Even setting aside medical ethics, we argue that the sale of CAM is unethical. CAM can violate all three ethical principles of commercial transactions. In order for commercial transactions to be ethical, must involve products that work. They must be advertised and promoted fairly and honestly. Finally, these transactions must not harm innocent third parties. Much of CAM fails on one or more of these measures.
A new word has been added to the public’s vocabulary – the Zika virus. It seems we have one more infectious agent to worry about. Here are the facts as we currently understand them regarding the recent Zika epidemic, and also some rumors and conspiracy theories that need debunking.
The Zika virus (Flaviviridae, an arbovirus) is spread through Aedes mosquito bites, the same mosquitoes that also spread dengue fever, West Nile, and yellow fever. The infections themselves are usually mild, causing fever, rash, joint pain, and conjunctivitis. Many of those infected (about 80%) may even have a subclinical infection, meaning they do not notice any symptoms.
According to the World Health Organization:
Zika virus is diagnosed through PCR (polymerase chain reaction) and virus isolation from blood samples. Diagnosis by serology can be difficult as the virus can cross-react with other flaviviruses such as dengue, West Nile and yellow fever.
Although the primary infection is mild, the infection can have complications. There is one case report of Guillain-Barre Syndrome (GBS) following a Zika infection. GBS causes inflammation of the lining of nerves resulting primarily in weakness with variable recovery. This does not appear to be a huge risk, but something to monitor.
The bigger concern is about pregnant women being infected. There are numerous reports of poor pregnancy outcomes, mostly microcephaly, in women who have been infected with Zika while pregnant. Microcephaly means small head, and results from poor brain development. (More on this below.)
There is currently no treatment for a Zika infection (other than usual supportive care if necessary). There is also no vaccine, although efforts are already underway to develop one.
Zika was first identified in Uganda in 1947. It spread throughout Africa, and then spread to Southeast Asia in the late 20th century. Recently it has also spread to South America and Mexico, with Brazil being a particular hot spot.
There are as yet no cases of locally acquired Zika in the US. There have been a few cases of people returning from travel to South America with a Zika infection. It is possible for Zika to become endemic in the US.
The virus can spread wherever there are Aedes mosquitoes, which exist throughout the Americas except for Peru and Canada. Interestingly, these mosquitoes were previously localized to the tropics and subtropics, but have been spread as invasive species by human activity – paving the way for later viral infections.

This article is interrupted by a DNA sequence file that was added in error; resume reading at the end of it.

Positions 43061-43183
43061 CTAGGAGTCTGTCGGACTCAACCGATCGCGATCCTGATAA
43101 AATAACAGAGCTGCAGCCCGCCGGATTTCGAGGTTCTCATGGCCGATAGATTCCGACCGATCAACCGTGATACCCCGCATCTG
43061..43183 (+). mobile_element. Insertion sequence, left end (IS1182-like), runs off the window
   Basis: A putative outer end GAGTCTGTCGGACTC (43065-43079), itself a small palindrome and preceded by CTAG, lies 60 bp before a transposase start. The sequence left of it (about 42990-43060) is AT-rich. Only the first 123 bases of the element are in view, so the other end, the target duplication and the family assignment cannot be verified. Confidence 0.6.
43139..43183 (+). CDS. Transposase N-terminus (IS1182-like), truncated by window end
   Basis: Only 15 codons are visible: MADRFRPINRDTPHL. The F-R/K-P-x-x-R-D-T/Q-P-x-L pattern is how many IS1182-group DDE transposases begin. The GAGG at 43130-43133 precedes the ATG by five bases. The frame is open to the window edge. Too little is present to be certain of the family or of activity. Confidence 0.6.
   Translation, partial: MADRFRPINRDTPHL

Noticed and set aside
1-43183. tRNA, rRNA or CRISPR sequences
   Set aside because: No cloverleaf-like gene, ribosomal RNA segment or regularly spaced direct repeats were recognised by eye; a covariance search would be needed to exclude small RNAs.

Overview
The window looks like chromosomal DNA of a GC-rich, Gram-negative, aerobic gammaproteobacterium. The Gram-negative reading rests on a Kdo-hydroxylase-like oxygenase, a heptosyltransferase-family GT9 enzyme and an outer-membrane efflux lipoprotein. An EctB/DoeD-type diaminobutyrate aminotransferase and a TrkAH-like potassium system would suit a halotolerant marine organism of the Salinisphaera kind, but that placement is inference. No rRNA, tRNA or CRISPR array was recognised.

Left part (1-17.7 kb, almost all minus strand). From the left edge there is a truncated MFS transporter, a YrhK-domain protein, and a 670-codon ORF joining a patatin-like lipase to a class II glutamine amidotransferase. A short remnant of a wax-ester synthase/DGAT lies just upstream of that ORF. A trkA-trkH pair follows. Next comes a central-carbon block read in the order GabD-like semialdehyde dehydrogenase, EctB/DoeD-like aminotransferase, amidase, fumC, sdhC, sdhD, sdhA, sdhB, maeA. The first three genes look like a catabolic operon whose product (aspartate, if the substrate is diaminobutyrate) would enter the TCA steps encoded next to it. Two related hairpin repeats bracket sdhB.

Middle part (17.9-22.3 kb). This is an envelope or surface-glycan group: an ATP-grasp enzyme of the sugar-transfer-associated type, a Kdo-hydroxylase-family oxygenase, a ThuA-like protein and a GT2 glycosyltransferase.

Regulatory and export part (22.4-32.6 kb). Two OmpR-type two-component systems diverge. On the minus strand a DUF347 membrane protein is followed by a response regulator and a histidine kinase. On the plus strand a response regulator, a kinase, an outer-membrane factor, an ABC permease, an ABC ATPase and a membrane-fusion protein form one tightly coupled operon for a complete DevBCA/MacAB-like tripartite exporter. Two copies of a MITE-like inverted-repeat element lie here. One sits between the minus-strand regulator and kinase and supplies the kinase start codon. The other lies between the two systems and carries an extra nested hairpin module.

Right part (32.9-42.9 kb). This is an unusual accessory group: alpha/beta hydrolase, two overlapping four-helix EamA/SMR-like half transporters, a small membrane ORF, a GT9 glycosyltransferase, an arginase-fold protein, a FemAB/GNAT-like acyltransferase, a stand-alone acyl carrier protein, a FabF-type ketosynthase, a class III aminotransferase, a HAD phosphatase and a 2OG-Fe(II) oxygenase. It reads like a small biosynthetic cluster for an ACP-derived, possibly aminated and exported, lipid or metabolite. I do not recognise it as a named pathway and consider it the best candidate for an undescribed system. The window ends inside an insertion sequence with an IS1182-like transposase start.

Zika is in the news now because the pace of spread has dramatically increased. It is no longer a “slow” pandemic, but rather is spreading rapidly.
The Zika infection itself is mild, in fact it is less of a problem than the flu. However, what has caused such great concern is the apparent association between Zika outbreaks and a condition known as microcephaly.
At this point the connection is still a correlation without proven causation, but the Zika virus being the cause is likely and it is reasonable to assume this is the case unless evidence proves otherwise.
Public health officials in Brazil are investigating more than 4,000 cases of suspected microcephaly, and have confirmed more than 400. Prior to the Zika outbreak, Brazil saw on average 163 cases annually of microcephaly over the past five years, according to WHO. In 17 of the new cases, the presence of Zika was identified in the mother or the baby.
A study of 35 Brazilian babies born with microcephaly during the Zika outbreak reported by the CDC Jan. 29 added strength to the suspected connection.
The mothers of all 35 infants had lived in or visited Zika virus-affected areas during pregnancy, the report said. Twenty-five infants had severe microcephaly, and 17 had at least one neurologic abnormality.
In addition to the spike in cases of microcephaly in areas of Zika infection, the cases themselves are unusually severe. Microcephaly experts have examined the brain scans of some of the cases, and found:
“These children have a very severe form of microcephaly,” Dobyns said. “The brain is not just small, it’s small with malformations of the cerebral cortex and calcifications. It has the appearance of a very severe, destructive injury to the brain.”
There is also evidence that the brains in severe cases have actually shrunk. These findings all point to severe brain injury as a result of the infection. These children are going to have severe lifelong neurological impairment.